Who hasn’t bought a plane ticket that was supposed to be $200 just to find that after taxes and all the extra fees, it was closer to $300? Well, Air New Zealand claims their airline is different.
To take a swipe at competing airlines and prove that their company has “nothing to hide,” Air New Zealand asked its employees to bare it all. In this :45 second spot, friendly flight crew members wearing nothing but body paint crafted to look like uniforms catch the attention of passengers throughout the airport and on the airplane. Strategically placed props like suitcases and refreshment carts make the commercial suggestive but not yet R-rated.
The extremely fit folks in this spot look like models. But CNN reports that the stars are actual Air New Zealand employees. And buff CEO Rob Fyfe even makes a cameo as a baggage handler.
The voiceover reads:
“At Air New Zealand, our fares have nothing to hide. Which is why the price you pay includes everything—upfront.”
Piggybacking off this commercial that launched about six weeks ago, Air New Zealand has also created a safety video called the “Bare Essentials of Safety from Air New Zealand” that features the same body-paint clad airline crew. Maybe now people will actually pay attention to the safety specifics instead of making last minute calls or nodding off before takeoff.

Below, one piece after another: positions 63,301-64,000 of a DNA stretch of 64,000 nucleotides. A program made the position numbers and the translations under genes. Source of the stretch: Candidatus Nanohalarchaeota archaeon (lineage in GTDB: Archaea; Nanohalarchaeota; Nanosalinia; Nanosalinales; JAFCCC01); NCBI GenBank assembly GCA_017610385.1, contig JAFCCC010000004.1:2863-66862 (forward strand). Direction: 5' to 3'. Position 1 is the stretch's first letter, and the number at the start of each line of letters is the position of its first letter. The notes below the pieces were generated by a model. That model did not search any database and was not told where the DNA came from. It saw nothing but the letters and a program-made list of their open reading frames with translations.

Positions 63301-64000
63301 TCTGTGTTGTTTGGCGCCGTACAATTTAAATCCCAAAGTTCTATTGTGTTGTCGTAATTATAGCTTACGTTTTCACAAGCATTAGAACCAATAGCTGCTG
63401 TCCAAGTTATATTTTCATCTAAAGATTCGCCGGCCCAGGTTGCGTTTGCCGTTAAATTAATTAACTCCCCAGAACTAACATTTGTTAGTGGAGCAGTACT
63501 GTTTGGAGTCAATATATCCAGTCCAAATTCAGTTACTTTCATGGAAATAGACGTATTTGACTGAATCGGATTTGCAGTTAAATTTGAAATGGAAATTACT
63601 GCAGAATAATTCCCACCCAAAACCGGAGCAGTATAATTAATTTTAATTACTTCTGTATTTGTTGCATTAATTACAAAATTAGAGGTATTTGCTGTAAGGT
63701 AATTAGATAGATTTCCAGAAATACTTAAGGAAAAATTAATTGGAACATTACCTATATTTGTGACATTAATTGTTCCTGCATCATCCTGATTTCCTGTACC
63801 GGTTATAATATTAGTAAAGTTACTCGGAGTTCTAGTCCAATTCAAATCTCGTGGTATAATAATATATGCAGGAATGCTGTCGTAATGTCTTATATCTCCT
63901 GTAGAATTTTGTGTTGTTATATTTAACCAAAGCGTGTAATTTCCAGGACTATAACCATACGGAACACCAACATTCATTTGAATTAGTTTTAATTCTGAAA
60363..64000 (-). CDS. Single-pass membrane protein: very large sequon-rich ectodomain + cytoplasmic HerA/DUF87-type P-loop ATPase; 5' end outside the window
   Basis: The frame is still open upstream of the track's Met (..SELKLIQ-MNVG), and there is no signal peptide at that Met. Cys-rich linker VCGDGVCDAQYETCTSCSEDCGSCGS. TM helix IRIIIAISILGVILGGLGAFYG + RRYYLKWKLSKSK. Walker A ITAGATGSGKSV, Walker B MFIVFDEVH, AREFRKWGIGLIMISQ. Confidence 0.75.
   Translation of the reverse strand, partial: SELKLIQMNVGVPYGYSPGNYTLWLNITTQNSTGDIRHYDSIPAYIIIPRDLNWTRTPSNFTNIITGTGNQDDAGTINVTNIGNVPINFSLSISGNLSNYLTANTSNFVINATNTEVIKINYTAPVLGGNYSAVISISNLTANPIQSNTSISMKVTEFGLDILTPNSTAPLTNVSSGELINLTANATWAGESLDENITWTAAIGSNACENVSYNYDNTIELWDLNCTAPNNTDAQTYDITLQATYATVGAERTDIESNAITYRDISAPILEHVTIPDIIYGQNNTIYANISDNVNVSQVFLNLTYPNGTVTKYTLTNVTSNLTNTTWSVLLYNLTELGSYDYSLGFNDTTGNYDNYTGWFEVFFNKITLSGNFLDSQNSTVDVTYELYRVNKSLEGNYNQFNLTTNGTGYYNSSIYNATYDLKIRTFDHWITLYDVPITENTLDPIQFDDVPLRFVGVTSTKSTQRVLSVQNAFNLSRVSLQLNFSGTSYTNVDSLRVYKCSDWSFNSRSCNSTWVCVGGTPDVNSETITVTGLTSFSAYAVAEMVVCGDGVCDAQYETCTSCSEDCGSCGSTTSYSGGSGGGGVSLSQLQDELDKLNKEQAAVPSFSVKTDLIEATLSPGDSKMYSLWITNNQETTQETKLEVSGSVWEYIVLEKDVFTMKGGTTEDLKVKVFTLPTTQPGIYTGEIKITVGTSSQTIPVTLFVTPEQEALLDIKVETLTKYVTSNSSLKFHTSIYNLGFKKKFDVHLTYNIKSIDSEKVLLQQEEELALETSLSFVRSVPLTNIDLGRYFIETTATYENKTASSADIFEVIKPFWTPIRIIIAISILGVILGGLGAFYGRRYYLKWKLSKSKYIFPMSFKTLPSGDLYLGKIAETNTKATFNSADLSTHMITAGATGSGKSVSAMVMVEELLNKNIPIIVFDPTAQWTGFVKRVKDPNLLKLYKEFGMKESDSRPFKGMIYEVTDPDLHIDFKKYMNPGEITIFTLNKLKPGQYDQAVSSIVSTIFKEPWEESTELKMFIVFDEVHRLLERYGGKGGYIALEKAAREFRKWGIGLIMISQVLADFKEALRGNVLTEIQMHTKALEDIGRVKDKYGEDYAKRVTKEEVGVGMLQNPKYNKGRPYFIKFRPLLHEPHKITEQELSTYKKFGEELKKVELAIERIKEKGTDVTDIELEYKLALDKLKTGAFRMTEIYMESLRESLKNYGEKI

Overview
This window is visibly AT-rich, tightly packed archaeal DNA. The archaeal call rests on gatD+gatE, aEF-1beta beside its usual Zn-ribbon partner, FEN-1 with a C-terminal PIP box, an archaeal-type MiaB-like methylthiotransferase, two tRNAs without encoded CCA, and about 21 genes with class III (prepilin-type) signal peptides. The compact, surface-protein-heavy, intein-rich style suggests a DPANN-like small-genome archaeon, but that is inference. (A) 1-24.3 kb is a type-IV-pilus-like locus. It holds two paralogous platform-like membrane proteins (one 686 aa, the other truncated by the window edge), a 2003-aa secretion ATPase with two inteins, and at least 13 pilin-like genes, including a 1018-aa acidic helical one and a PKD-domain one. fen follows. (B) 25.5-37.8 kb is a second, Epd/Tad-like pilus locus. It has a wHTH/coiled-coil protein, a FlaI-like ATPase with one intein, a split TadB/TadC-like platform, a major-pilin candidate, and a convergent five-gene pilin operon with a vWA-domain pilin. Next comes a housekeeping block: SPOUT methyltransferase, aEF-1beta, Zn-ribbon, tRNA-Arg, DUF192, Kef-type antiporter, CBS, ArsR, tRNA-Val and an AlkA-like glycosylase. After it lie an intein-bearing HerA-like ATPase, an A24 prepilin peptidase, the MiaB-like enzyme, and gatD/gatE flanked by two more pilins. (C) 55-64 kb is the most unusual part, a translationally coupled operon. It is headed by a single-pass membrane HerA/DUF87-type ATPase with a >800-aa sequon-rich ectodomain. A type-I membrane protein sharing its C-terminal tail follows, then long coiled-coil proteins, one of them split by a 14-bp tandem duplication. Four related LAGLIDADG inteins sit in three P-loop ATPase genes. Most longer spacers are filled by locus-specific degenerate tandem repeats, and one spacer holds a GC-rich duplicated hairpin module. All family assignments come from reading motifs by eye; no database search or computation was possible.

Air New Zealand is no stranger to edgy marketing. Last year, the airline paid people to shave their heads and wear temporary tattoos that read:
“Need a change? Head down to New Zealand.”
And they’ve done it again with this campaign.
There’s no denying that this commercial has the makings of a buzz-worthy ad that has truly “gone viral.” The last time I checked, this video had 2.3 million views on YouTube. And the number will only keep rising. This commercial certainly grabbed my attention. And a search on google for “Air New Zealand” proves that it’s certainly gotten people talking. But I can’t help thinking it may turn off some of their current, more conservative customers. And will it really make more people fly the New Zealand skies at a time when the number of booked flights continues to fall? We’ll have to wait and see.